For Gach, it’s about more than a saved dollar or megawatt.

“People sell these ideas or services in terms of energy savings or return on investment, but it turns out that, as the best salesman knows, price isn’t the only deciding factor. It definitely plays into it, but ultimately people want to be comfortable. They want to be healthy. And they want to make sure water is not destroying their house,” he says.

“I just really want to provide quality of living to people and I’m happy I get to do that in this line of work.”

Slow progress

“It’s been slow, but it’s been very productive,” says Dave Hollister, owner of Sundance Power Systems and a member of the Energy Innovation Task Force.

Brownie Newman, Buncombe County’s EITF representative and the chair of the county’s Board of Commissioners, echoes Hollister’s assessment of the bureaucratic task force.

“I would have liked for us to be further along in the process than we are now, but planning and coordination takes a lot of work. We are eager to move this into more of a community campaign phase now that we have hired staff to coordinate these efforts,” he says.

Hollister says the task force has essentially spent two years analyzing data just to push existing energy efficiency programs that Duke wasn’t effectively marketing.

“There was a decision early on, something that a few of us were definitely not aligned with, but the decision was to move ahead with a marketing program for existing Duke programs,” Hollister says. But once that was decided, he acknowledges that studying the issue and having focused conversations among community leaders has helped move the needle. Now that Blue Horizons is in place, he hopes the conversation can continue to move forward. “We’ve created some collective consciousness in the room, educated the leaders in the community and focused that energy on what the problems really are and created a marketing program to promote these existing programs to be better adopted,” he says.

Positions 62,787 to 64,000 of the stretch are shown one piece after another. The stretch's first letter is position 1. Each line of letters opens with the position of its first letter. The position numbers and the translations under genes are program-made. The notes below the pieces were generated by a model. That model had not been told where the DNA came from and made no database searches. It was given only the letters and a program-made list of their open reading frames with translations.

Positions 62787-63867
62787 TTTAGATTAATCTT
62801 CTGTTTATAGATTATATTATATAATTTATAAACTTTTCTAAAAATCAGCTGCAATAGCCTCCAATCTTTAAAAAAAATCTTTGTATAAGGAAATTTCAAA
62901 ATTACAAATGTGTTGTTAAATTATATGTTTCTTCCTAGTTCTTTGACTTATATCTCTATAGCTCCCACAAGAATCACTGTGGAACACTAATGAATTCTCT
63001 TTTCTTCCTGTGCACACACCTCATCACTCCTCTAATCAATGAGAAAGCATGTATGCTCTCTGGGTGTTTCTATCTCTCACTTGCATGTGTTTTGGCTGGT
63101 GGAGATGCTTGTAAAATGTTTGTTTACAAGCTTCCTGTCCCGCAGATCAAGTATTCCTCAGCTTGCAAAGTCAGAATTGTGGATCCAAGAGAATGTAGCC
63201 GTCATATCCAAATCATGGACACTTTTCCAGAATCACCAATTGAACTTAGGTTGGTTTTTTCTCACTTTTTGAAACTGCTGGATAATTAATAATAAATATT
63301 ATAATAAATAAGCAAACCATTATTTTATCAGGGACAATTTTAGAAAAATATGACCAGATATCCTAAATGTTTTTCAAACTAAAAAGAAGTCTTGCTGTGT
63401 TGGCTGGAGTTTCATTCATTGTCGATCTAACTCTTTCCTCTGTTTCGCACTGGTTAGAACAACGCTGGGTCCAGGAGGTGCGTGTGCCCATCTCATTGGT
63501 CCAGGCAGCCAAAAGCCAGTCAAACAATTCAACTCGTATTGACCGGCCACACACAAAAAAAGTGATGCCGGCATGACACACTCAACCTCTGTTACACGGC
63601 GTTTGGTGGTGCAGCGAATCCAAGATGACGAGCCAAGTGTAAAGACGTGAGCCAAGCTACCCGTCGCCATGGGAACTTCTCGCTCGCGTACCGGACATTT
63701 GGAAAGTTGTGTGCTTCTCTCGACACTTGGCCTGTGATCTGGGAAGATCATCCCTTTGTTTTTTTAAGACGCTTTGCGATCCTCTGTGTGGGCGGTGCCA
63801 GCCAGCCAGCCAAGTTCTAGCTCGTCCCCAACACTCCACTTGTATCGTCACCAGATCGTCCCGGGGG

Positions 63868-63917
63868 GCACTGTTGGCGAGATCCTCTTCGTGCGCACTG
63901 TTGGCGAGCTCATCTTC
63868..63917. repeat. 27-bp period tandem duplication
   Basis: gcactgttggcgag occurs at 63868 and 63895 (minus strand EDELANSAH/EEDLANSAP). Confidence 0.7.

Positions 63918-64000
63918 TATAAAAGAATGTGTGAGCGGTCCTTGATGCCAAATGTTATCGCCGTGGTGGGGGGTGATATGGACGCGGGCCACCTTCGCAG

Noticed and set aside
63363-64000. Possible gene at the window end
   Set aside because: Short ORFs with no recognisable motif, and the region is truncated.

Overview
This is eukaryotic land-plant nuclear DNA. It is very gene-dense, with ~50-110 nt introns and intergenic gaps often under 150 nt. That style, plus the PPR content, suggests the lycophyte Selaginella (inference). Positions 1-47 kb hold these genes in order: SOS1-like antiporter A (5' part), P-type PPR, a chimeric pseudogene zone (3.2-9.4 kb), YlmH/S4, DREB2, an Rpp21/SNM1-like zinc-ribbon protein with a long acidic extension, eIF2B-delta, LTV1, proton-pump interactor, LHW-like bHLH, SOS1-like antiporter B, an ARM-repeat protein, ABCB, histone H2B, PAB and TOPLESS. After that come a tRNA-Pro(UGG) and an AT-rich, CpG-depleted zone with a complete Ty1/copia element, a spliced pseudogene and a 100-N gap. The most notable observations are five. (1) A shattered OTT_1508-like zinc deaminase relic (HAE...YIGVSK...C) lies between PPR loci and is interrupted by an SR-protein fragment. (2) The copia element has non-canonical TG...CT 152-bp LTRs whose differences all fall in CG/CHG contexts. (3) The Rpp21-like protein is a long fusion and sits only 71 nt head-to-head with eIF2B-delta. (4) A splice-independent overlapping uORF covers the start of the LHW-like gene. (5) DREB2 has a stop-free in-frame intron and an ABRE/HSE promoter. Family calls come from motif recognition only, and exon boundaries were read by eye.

One positive from those talks has been the creation of a spinoff group organized by task force member and the director of sustainability at UNC Asheville, Sonia Marcus.

“Since the beginning of this overall program, we have been emphasizing how important it would be for businesses and major institutions in the region to step up and take ownership of the campaign,” Marcus says.

So the group was created with all of the non-Duke and nongovernmental members of the EITF with the goal of adding other interested businesses and institutions to discuss how they can help solve the energy issues in the community.

“We couldn’t possibly be successful if the public understood this to be ‘just’ a government initiative or ‘just’ a Duke Energy program. I advocated very early on in my role as the SACEE representative on the committee that there needed to be buy-in and engagement in the formative stages instead of just a call at the end for institutions to hop on board,” Marcus says.

“We’ve had that, and it has made the campaign a lot stronger and the process a lot more transparent than it would have been otherwise.”

The group has had two meetings so far, and its next steps are to grow its membership.